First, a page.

The history of computing is full of failures.
The Apple III had a nasty habit of cooking in its deformed shell. The Atari Jaguar, an «innovative» game console that had some false claims about its performance, just couldn’t capture the market. Designed for high performance accounting applications, Intel’s flagship Pentium processor had difficulty with decimal numbers.
But another type of flop that dominates the world of computing is the FLOPS measurement, which has long been called a fair comparison between different machines, architectures, and systems.
FLOPS is a measure of floating point operations per second. Simply put, it is a speedometer for a computing system. And it has been growing exponentially for decades.
So what if I told you that in a few years you will have a system sitting on your desk or on your TV or on your phone that will wipe out the floor of today’s supercomputers? Incredible? I’m crazy? Look at history before judging.
Supercomputer in Supermarket
The PlayStation 4 can run at around 1.8 trillion FLOPS thanks to its advanced Cell microarchitecture and would surpass the $55 million ASCI Red supercomputer that led the global supercomputing league in 1998, nearly 15 years before the PS4 was released.
The big question is where is the next desktop-sized supercomputer? ? And more importantly, when will we get it?
Another brick in the power wall
In recent history, the driving forces between these impressive advances in speed have been in materials science and architectural design; Smaller nanometer-scale manufacturing processes mean chips can be thinner, faster, and release less energy in the form of heat, making them cheaper to run.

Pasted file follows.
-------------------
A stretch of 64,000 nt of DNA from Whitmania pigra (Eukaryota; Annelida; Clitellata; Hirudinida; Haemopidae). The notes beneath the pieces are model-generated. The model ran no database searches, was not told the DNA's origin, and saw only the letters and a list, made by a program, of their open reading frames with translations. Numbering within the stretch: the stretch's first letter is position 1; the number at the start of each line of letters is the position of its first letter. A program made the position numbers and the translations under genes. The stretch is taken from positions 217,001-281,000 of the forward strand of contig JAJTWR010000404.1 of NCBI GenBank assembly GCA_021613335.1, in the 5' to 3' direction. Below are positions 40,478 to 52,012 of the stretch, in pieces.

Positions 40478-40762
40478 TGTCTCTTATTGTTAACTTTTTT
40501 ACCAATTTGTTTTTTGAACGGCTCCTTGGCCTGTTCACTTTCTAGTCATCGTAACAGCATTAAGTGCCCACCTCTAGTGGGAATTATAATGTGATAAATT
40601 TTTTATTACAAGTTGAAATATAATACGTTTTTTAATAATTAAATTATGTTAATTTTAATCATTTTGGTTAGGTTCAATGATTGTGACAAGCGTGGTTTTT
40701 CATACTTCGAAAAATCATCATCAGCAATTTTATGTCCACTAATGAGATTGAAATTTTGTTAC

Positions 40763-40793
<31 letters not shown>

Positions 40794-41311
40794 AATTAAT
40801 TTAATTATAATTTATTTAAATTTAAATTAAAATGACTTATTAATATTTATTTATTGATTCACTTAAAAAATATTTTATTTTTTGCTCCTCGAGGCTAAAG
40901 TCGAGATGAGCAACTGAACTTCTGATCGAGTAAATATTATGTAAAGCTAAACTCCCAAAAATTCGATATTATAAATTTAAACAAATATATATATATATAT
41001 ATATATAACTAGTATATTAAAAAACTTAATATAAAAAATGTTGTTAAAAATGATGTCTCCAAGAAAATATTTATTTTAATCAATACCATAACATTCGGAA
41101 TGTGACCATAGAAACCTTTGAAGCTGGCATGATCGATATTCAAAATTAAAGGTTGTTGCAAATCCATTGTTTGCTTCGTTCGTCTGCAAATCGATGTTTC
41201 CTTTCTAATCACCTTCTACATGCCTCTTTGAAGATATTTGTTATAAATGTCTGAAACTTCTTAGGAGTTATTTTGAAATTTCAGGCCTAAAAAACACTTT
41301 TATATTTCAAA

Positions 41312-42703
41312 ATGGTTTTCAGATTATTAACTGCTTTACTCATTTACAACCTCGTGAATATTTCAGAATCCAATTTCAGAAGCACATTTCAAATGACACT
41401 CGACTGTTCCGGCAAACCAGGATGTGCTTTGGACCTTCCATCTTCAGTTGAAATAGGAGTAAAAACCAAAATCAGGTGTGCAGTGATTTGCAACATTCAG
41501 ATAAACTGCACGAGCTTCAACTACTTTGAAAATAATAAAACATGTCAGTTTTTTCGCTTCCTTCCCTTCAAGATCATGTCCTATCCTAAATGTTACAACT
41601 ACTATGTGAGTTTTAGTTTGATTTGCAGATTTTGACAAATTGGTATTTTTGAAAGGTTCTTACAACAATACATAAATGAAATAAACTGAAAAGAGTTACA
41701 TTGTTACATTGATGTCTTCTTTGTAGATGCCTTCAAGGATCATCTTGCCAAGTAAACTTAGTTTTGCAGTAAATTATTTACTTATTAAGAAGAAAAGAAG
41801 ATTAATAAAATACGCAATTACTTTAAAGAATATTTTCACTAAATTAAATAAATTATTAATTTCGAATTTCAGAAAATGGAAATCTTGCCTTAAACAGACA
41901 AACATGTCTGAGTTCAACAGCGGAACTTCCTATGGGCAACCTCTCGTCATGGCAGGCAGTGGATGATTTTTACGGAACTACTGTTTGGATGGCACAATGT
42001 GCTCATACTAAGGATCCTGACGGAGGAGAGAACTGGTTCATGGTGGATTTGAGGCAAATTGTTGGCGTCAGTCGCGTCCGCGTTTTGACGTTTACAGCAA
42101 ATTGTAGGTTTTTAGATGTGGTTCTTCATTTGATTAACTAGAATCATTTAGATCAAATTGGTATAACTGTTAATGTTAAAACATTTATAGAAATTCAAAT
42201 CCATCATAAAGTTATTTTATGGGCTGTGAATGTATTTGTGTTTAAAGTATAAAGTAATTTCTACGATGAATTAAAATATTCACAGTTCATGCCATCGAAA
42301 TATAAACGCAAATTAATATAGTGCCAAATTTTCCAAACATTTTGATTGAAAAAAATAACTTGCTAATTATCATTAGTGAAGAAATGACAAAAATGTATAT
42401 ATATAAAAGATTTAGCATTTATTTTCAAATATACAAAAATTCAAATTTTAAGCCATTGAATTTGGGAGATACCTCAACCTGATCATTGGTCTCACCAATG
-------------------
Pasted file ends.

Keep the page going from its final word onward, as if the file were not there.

Also, with the development of multi-core architectures in the late 2000s, many «processors» now fit on a single chip. This technology, combined with the growing maturity of distributed computing systems, in which many «computers» can run as one machine, means that the Top 500 has grown steadily, almost in step with Moore’s famous law.
However, the laws of physics are starting to get in the way of all this growth, even Intel is worried about it, and many around the world are looking for the next thing.
… in about ten years, we will see the collapse of Moore’s law. In fact, we are already seeing a slowdown in Moore’s Law. Computer power simply cannot sustain its rapid exponential growth using standard silicon technology. — Dr. Michio Kaku — 2012
The main problem with the current processing circuit is that the transistors are either on (1) or off (0). Every time the gate of a transistor «flips», it must release a certain amount of energy into the material that makes the gate for this «flip» to remain. As these gates get smaller and smaller, the ratio between the energy to use the transistor and the energy to «flip» the transistor gets larger and larger, creating serious heat and reliability problems. Current systems are approaching, and in some cases even exceeding, the original thermal density of nuclear reactors, and materials are starting to fail their designers. This is classically called The Wall of Power.
Recently, some have begun to think differently about how to perform useful calculations. In particular, two companies caught our attention in terms of modern forms of quantum and optical computing. Canadian D-Wave Systems and British Optalysys, which have extremely different approaches to very different sets of problems.
Time to change the music
D-Wave has received a lot of press lately, with its ominous black box with a very chilled casing and an extremely sharp cyberpunk internal spike containing a mysterious bare chip with unimaginable powers.
Essentially, the D2 system takes a completely different approach to problem solving, effectively throwing away the book of cause and effect. So what are the problems this Google/NASA/Lockheed Martin is targeting?